Each type of surgical procedure is very different but there are some common areas of preparation before every operation which are important for you to know about. Below is a list of common things which need to be considered before surgery.
There is a long list of tablet medications that act as blood thinners. This list includes the following common drugs but there are others as well:
- Apixaban (Eliquis)
- Aspirin (Astrix, Cartia, Cardiprin, Dispirin, Solprin)
- Clopidogrel (Clovix, Coplavix, Duocover, Iscover, Piax, Plavicor, Plavix)
- Dabigatran (Pradaxa)
- Dipyridamole (Asasantin, Persantin)
- Prasugrel (Effient)
- Rivaroxaban (Xarelto)
- Ticagrelor (Brilinta)
- Ticlopidine (Tilodene)
- Warfarin (Coumadin, Marevan)
In many situations, your anticoagulants may need to be changed or ceased prior to surgery. This will depend upon your reason for being on that drug and the type of procedure you are having performed. Clear advice will be given to you about what to do with any of these types of medications when you are booked in for surgery. If there is any doubt, always contact my rooms regarding this.
Prior to any elective surgery, it is a requirement that you fast for at least 6 hours beforehand. This is a way of making sure your stomach is empty at the time of anaesthetic. Having an anaesthetic or sedation with food or liquid in the stomach increases your risk of regurgitating or vomiting during anaesthetic, and a condition called “aspiration pneumonitis” which is where the gastric contents are breathed into the lungs. This can be a very serious problem and by fasting appropriately, this risk is made as low as possible. Sometimes, you may be advised to have certain types of liquids or specific medications within this timeframe but generally you are asked to be “nil by mouth” for 6 hours before. This includes not eating or drinking anything including water or even using chewing gum. Unless you are advised to do otherwise by myself or my anaesthetist, please follow these instructions strictly.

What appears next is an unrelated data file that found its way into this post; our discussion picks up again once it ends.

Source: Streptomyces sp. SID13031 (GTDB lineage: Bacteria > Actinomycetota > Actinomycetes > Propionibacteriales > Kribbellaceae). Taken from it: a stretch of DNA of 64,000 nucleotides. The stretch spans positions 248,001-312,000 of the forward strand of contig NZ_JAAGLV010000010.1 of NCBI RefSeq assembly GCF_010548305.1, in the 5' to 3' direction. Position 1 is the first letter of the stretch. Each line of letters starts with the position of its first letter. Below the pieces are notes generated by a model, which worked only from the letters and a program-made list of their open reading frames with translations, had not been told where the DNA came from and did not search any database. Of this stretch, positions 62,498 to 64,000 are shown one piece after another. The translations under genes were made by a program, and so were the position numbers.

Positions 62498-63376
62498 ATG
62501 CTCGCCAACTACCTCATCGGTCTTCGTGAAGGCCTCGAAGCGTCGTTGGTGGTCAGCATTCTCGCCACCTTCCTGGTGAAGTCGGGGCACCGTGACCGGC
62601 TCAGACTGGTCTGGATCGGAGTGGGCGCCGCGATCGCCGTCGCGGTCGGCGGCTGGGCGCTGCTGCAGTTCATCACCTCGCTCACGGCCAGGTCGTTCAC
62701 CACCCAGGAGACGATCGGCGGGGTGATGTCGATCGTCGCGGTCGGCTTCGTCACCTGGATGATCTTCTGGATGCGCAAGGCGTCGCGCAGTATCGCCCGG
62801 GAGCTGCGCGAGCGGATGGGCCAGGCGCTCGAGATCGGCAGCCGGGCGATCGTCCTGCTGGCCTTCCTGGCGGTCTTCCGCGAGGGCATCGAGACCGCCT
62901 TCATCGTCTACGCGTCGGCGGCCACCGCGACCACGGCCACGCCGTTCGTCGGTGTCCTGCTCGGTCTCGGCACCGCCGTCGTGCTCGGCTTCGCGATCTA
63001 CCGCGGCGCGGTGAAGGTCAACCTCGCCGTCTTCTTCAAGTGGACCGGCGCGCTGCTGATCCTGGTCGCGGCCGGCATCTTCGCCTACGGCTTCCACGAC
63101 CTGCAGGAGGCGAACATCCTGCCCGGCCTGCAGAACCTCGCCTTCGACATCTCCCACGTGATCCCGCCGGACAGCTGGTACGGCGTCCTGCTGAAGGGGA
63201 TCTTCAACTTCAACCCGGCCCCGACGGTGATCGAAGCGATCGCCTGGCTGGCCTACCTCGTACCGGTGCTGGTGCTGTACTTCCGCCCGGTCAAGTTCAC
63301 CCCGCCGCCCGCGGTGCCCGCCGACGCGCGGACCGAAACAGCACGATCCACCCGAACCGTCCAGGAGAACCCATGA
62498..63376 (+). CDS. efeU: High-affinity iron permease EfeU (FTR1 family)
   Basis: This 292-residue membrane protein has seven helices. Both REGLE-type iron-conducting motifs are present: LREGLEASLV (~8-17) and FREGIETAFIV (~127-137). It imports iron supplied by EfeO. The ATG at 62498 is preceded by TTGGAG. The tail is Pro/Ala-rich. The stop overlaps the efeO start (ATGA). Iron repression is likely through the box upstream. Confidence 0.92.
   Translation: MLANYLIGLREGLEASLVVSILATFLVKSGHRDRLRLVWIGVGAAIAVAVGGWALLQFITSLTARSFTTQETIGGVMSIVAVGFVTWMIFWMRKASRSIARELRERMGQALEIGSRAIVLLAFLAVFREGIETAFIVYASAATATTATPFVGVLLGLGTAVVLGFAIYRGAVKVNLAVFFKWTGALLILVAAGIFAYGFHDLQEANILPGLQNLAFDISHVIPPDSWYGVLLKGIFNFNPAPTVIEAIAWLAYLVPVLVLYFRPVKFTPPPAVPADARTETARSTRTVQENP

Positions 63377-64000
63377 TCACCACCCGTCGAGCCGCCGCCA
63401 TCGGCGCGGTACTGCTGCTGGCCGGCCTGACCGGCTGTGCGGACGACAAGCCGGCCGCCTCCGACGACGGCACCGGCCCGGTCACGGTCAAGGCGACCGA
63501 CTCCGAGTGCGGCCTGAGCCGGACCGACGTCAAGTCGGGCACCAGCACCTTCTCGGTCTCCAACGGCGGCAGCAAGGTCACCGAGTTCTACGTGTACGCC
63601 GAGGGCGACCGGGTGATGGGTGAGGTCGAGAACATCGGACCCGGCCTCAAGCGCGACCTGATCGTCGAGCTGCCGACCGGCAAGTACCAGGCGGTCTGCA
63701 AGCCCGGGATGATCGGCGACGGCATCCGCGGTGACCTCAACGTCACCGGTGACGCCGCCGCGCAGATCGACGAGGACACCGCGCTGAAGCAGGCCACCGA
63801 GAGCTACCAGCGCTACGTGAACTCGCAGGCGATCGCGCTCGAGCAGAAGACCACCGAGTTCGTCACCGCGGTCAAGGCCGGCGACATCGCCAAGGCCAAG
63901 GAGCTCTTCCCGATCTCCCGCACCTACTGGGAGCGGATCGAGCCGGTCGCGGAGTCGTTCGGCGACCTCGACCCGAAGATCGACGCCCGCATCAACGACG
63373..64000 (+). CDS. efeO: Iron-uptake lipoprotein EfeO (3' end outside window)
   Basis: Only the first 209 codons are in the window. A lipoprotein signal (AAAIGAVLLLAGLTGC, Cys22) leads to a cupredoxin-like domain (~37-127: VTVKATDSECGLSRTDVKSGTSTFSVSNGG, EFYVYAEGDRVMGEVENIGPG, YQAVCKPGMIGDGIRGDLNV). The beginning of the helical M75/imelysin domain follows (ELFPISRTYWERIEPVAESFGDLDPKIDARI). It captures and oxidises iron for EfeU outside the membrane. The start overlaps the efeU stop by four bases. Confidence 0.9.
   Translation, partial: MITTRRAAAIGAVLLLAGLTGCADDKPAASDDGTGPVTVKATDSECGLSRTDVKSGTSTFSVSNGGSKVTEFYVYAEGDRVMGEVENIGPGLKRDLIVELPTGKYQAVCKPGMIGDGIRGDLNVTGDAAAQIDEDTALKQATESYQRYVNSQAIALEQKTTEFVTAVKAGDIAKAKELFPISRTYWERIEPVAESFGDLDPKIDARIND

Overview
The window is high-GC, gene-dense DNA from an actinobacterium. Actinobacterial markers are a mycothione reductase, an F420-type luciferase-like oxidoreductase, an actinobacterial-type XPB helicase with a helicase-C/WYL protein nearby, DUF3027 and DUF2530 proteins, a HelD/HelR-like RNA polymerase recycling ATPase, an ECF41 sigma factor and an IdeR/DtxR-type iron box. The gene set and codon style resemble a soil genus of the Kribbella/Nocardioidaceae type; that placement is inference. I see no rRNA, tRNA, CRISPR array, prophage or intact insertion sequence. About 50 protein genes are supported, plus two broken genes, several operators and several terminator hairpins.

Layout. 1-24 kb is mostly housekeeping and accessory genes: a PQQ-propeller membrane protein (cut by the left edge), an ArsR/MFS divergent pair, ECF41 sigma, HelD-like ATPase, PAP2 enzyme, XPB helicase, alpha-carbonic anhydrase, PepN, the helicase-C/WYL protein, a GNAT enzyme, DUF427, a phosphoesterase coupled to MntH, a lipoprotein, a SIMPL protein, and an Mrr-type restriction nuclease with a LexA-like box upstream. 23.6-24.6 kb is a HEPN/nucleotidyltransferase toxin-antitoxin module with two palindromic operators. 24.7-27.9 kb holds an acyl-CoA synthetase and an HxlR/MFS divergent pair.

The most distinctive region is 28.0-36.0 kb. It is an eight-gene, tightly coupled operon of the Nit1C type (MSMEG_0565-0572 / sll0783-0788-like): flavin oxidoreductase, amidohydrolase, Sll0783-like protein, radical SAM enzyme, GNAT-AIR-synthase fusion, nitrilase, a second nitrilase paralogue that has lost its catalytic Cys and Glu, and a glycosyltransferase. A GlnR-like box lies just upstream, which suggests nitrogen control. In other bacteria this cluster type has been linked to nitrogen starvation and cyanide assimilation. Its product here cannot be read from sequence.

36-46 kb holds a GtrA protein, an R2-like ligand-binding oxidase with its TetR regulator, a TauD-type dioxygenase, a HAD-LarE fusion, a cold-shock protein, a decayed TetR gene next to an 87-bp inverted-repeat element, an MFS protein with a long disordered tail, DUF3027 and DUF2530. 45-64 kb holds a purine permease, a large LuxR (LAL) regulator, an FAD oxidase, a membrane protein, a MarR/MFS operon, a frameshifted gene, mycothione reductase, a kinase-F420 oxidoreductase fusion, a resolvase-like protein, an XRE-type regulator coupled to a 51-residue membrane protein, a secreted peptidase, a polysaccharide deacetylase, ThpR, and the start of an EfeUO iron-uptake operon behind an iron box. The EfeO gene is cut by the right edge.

For specific bowel procedures such as colonoscopy and some types of bowel surgery, cleaning the bowel out with a bowel preparation is necessary. If it is required, I will advise you of this and provide you with the information required to complete it properly.
If you have had a particular scan or X-ray prior to your operation, you will need to bring this to hospital with you on the day of your surgery. This includes the following types of imaging:
- CT Scan
- Nuclear Medicine Scan
If you are not sure, it is always much easier to bring a scan, just in case it is needed on the day.
Apart from the general health risks associated with smoking, there are some higher risks that can occur if you are smoking at the time of surgery.
Smoking in the lead up to an operation clearly increases your risk of lung problems with a general anaesthetic or sedation. This type of problem can be severe and on some occasions, if the anaesthetist deems your risk to be too high, your operation may be postponed.
After an operation, it is well known that smokers have a higher risk of problems such as pneumonia, infection, hernia in wounds and blood clots (known as deep venous thrombosis).
The full benefits of smoking cessation prior to an operation are at their highest when you stop smoking at least 4 to 6 weeks before surgery. If you need assistance with this, your GP is the best place to start. Alternatively, Dr Betros is happy to discuss this with you at the time of your consultation.
It is very common that patients can develop a problem such as a cough or cold prior to surgery. If this happens, please contact my rooms to discuss this, especially if you are still sick as late as a week before your planned operation. It may mean your surgery is safer to be delayed if needed.
In addition, other problems such as bacterial infections (eg urinary tract infection or cellulitis) are very important and any other major change in your health. Specifically, if you are diagnosed with any heart, lung or kidney problem after you have booked in for your surgery, I will need to be notified.
If this is not done, it may be possible, your surgery is cancelled on the day until your new problem is sorted out and it is at the safest circumstances to proceed.